Farfalla adds, “When the bid for that job come out, we saw the challenge and said, ‘We want it!’ ”
The company’s reputation for building the unique and sometimes seemingly impossible has attracted the attention of many commercial contractors and developers in the region. It was instrumental in the design, fit and finish of two all-glass banking institutions for Republic Bank, each with a unique glass tower and panels that required the expertise and experience of the Norman’s Glass team to complete.
For the Republic Bank buildings in Cherry Hill and Voorhees, New Jersey, the company used curtain wall, storefront and all-glass doors and sidelights to complete the award-winning design developed by InterArch, an international design firm. The Norman’s Glass team is especially proud of the foyer clad in glass and stainless steel that uses Oldcastle BuildingEnvelope’s point-supported Stackwall glass system to form a glass cube.
A large portion of the company’s commercial glass activities are performed at its 22,000-square-foot facility in Trenton, New Jersey, which is more than just an office and fabrication space—it’s also headquarters for training the next-generation glazier.
Like many others in the industry, recruiting qualified labor has been a problem, so Farfalla and Lichty set out to find an answer.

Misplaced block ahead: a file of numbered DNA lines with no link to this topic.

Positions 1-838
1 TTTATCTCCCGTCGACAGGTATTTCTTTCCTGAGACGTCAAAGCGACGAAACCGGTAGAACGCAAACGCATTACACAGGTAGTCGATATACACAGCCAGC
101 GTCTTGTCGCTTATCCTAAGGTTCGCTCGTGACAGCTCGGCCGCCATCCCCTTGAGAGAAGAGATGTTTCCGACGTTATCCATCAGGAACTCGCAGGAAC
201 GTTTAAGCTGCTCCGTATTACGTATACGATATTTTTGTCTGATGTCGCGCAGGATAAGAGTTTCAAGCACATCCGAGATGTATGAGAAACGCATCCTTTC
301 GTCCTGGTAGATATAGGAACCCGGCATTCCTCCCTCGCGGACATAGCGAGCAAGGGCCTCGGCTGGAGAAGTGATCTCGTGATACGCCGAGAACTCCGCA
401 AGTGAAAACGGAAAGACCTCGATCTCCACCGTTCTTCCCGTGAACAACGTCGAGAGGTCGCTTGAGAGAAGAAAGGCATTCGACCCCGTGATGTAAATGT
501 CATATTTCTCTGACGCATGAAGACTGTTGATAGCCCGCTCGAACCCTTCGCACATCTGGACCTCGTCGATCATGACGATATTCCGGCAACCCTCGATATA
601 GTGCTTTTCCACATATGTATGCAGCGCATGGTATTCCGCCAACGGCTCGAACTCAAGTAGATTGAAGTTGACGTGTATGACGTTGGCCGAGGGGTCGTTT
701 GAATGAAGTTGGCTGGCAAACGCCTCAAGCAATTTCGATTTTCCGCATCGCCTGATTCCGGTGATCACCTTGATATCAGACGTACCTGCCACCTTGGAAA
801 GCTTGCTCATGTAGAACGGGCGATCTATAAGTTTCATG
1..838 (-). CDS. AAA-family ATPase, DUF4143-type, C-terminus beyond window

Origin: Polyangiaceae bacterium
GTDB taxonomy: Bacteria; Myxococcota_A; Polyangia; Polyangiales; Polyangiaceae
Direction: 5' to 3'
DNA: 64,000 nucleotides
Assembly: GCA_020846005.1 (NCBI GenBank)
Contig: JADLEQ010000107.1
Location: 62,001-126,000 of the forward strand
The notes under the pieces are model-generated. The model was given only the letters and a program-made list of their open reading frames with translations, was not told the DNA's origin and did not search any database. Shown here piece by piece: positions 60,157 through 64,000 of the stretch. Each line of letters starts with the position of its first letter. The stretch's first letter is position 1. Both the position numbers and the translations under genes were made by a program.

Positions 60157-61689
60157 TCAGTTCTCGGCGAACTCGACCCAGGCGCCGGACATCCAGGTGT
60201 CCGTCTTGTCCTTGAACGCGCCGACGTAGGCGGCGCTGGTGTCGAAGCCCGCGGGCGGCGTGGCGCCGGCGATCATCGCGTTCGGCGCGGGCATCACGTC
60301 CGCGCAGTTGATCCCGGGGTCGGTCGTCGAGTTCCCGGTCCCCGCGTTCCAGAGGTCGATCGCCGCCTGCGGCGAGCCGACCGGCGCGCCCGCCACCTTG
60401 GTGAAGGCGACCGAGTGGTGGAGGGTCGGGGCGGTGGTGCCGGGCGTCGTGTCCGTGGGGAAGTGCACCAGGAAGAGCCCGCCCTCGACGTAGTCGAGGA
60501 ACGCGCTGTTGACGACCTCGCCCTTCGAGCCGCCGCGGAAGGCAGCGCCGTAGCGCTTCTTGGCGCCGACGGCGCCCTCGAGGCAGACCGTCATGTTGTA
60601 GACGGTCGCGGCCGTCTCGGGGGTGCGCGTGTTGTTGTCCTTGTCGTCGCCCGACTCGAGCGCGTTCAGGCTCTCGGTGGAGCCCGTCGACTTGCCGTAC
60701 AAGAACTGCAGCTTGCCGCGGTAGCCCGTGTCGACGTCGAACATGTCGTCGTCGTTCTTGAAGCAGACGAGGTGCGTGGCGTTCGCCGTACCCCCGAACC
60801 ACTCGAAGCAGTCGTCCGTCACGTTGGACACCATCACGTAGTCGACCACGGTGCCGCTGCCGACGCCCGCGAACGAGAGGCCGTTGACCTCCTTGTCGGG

“We are hiring young people and teaching them the process—from fabrication to installation—from the ground up,” Farfalla says. “We’re finding that this personalized method results in greater retention.”
Farfalla believes the personalized focus on building talent will further support the company’s already high retention rate, with employees who have been with the business 10, 20, 30 and even one for 40 years—and the leadership is equally loyal to them. Shane Ems is one example. He started with the company as an installer over 20 years ago. When an injury forced him out of the field, Farfalla moved Ems to a position as Head of Estimating, Purchasing and Preconstruction.
Farfalla concludes, “We want to be known as the best and that requires that we provide continuous education and opportunities for our people to learn. We insist on fairness to each other and especially to our customers—no cutting corners, and we’re willing to pay for both the education and the skills to achieve those goals.”